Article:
Residence and Contact Myths

Myth

“I cannot take my child on holiday without a Residence Order.”

Fact: Click to view

It is not necessary to have a Residence Order to take a child on holiday, particularly if both parents give their consent. A holiday of up to 28 days is possible without court permission or involvement. However, you should check with an experienced family law solicitor if you are unsure of the situation.

Myth

“I want custody of the children and for my ex to have access”

Fact: Click to view

These days, there are no such things as custody and access relating to divorce proceedings. When the Children Act 1989 came into being, the issue of where children would reside became known as residence and the issue of them seeing the other parent was classified as contact. However, many people still use the older terms.

Myth

“If I get divorced, my wife will automatically get custody of the kids.”

Fact: Click to view

In considering residence and contact (there is no such thing as custody any more) the court will look at the best interests of the child and there is nothing in law that states it is in a child’s best interests to live with the mother rather than the father. The children and their welfare is of paramount consideration. The courts will look at various factors, including the age and understanding of the children amongst other factors. The younger the child, the more likely it is that the majority of judges will decide the child is better with the mother, but as children get older their views will be given greater weight in deciding where they should live.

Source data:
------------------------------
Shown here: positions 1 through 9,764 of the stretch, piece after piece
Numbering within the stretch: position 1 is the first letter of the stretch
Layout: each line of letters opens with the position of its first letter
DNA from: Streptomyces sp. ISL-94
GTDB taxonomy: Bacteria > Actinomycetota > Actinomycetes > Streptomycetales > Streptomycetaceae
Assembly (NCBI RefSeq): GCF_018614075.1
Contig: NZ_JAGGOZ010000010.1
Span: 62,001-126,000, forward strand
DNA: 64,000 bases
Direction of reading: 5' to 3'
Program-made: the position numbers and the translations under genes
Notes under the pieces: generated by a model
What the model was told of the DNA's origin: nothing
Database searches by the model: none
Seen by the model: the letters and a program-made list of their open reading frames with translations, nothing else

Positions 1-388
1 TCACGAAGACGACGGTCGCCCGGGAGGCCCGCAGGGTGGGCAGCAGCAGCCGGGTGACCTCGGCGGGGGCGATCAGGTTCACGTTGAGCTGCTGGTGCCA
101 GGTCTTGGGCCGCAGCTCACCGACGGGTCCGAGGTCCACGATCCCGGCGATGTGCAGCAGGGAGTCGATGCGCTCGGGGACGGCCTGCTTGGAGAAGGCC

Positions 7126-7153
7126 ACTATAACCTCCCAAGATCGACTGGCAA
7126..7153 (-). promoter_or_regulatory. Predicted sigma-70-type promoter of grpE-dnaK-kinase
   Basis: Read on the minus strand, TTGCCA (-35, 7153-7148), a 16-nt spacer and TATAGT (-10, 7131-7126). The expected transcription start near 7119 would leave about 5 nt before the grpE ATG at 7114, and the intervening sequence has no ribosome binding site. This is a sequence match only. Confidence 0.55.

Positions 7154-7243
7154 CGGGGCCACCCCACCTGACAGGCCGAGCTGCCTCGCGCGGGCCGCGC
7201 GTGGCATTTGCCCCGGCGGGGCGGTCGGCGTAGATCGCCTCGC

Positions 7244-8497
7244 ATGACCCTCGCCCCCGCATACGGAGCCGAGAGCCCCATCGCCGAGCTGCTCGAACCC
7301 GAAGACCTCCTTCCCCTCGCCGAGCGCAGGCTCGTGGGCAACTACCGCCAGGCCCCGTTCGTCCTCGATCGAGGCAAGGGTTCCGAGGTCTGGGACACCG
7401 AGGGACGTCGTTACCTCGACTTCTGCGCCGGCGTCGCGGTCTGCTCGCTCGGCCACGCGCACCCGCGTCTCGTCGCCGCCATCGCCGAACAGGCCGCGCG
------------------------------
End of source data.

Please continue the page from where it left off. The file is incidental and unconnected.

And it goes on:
Myth

“The court will not commit someone to prison for breach of a residence or contact order”

Fact: Click to view

The divorce courts have recently acquired greater powers to enforce these types of orders but they still can impose custodial sentences for breach of something like a contact order. However, the biggest disincentive remains the court’s power to decide that persistent breaches of their orders leaves them with little option but to make a residence order in favour of the other parent.

Myth

“The kids can’t live half the time with me and half with him.”

Fact: Click to view

Yes they can, assuming that is genuinely in the best interest of the children – and it is increasingly found to be so. Of course, you’d have to consider any possible impact upon things like schooling, after school activities and friends. Normally a court won’t interfere if the two parties can make their own arrangements.